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BME graduate team wins Intel-Cornell Cup grand prize

May 23, 2016

 Adam Li, George Levay, Nate Tran

GEAR lower limb computer control interface design team members (l to r): Adam Li, George Levay, Nate Tran

A BME graduate design team was selected as the grand prize winner in the highly-competitive Intel-Cornel Cup challenge. The team won with GEAR — Game Enhancing Augmented Reality — bio-gaming shoes.

GEAR was created to serve as an assistive computer interface for individuals with limited upper limb functionality. The main goal of the team — which includes a quadrilateral amputee — was to transfer dexterous control from the hands to the feet. The device benefits people with disabilities, such as upper limb amputees, to retain complex control of computers, which currently requires hands and fingers.

The three team members are graduate students in the Johns Hopkins Biomedical Engineering program and are advisees of BME Professor Nitish Thakor. Team member Adam Li, of Los Angeles, CA, is studying Neuroengineering and is currently working in the Neuromedical Control Systems Laboratory and the Functional and Restorative Neurosurgery Unit at the National Institute of Health. Gyõrgy (George) Levay, of Budapest, Hungary, is working in the Neuroengineering & Biomedical Instrumentation Laboratory and specializing in algorithms for pattern recognition-based prosthesis control. Nhat Nate) Tran of Ho Chi Minh City, Vietnam is currently working in the Advanced Medical Instrumentation and Robotics Research Laboratory with a focus on surgical robotics and medical instrumentation for microsurgery and minimally invasive surgery.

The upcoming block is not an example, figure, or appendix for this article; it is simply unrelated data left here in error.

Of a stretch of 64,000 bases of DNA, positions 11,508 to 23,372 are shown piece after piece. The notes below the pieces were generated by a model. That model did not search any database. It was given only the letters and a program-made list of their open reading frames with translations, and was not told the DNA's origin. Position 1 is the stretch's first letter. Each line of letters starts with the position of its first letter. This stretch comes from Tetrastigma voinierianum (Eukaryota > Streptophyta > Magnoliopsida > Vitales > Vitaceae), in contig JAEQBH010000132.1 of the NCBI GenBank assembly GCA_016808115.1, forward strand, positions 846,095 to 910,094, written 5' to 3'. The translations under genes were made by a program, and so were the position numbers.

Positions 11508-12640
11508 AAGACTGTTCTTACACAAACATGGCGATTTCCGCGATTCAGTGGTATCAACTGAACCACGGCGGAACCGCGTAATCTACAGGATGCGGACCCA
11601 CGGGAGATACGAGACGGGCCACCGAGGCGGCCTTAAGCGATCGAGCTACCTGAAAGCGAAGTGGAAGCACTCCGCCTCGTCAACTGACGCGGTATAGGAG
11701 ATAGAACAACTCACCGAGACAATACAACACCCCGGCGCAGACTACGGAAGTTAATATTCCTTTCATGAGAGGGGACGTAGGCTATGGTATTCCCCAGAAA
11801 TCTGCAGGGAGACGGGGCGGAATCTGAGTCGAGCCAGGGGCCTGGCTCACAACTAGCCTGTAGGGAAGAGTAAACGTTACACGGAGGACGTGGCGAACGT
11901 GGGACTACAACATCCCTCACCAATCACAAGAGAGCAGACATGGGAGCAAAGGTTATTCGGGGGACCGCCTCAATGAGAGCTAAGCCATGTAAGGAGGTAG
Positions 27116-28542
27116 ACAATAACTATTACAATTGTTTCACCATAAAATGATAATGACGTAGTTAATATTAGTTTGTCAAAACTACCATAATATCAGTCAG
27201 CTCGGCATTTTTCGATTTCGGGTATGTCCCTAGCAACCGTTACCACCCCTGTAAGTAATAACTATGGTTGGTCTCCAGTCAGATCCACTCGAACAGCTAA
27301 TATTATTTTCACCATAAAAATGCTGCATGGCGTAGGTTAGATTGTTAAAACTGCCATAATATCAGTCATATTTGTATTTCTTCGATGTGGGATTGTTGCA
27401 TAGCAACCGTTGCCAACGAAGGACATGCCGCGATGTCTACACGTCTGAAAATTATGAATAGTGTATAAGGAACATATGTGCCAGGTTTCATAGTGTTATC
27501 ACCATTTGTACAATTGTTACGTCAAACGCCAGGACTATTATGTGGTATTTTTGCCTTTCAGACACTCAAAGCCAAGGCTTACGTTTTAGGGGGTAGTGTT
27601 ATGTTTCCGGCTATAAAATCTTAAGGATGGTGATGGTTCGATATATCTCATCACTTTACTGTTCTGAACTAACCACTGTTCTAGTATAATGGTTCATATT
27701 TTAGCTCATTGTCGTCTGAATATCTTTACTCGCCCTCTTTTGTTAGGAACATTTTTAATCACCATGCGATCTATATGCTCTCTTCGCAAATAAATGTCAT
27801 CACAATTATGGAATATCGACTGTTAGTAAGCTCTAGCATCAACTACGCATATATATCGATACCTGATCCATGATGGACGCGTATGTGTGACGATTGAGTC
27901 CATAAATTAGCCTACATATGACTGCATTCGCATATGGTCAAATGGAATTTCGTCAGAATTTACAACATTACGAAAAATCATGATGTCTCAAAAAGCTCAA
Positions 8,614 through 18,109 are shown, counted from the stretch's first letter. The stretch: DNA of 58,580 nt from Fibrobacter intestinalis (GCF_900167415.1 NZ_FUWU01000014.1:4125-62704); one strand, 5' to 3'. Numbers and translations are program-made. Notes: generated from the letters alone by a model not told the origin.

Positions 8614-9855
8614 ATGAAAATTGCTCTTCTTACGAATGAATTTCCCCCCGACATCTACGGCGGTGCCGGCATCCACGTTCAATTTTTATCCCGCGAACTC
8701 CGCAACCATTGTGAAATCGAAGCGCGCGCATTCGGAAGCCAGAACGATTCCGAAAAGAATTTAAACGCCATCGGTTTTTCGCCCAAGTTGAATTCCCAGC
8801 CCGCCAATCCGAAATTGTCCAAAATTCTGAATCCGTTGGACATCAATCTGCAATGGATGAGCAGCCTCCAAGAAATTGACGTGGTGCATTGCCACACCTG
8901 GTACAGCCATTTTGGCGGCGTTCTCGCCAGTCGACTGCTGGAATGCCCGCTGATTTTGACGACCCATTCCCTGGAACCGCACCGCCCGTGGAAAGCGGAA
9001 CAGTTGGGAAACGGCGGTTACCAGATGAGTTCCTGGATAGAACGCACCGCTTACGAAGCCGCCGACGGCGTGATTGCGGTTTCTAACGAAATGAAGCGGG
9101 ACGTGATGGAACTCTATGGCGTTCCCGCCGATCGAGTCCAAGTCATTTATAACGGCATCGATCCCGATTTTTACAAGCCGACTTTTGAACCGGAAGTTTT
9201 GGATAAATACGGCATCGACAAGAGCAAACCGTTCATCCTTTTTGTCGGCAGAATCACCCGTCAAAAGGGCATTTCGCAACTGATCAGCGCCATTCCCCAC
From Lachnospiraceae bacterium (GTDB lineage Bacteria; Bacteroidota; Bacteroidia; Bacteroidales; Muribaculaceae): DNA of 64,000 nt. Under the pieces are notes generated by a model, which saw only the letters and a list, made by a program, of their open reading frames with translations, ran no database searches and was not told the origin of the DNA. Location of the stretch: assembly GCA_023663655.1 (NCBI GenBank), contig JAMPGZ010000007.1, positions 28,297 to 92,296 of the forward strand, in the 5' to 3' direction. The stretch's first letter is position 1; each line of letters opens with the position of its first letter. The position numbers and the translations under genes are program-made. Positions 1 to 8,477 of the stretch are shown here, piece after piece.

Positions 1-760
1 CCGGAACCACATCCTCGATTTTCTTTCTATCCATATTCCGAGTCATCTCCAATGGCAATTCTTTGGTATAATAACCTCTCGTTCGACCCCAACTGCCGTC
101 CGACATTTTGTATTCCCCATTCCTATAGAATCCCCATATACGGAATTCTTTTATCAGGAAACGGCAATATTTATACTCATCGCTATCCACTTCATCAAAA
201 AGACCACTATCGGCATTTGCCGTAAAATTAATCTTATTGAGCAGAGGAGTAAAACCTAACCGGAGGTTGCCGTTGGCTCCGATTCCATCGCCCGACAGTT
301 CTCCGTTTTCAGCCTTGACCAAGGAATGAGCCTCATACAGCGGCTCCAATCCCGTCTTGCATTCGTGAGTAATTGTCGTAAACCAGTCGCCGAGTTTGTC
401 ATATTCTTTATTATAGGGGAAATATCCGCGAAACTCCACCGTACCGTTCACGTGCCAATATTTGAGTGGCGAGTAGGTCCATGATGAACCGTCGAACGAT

Their bio-gaming device will enable the disabled to participate in video game play — found to be an effective platform for socialization, an outlet beneficial for amputees, among whom ~20–30% suffer from depression compared to a ~6% national average.

GEAR Bio-Gaming Shoe Device

The GEAR bio-gaming shoes are a simple, targeted device for aiding upper-limb disabled video game players to control movement in over 20 different ways — including forward, backward, left and right along with jumping and crouching — through the use of their feet.

The team created several prototypes as they went about identifying and solving issues. The intuitive device features a customizable user interface and a simple comfortable mechanical design. An Intel microprocessor runs an algorithm to translate the various movement commands to the video unit via USB.

The Intel-Cornell Cup is a college-level design competition created to empower student teams to become the inventors of the newest innovative applications of embedded technology. As grand prize winners the GEAR team will collect $7,500.

Johns Hopkins Biomedical Engineering congratulates the team on this outstanding accomplishment.

GEAR Demo Video



View comparative video.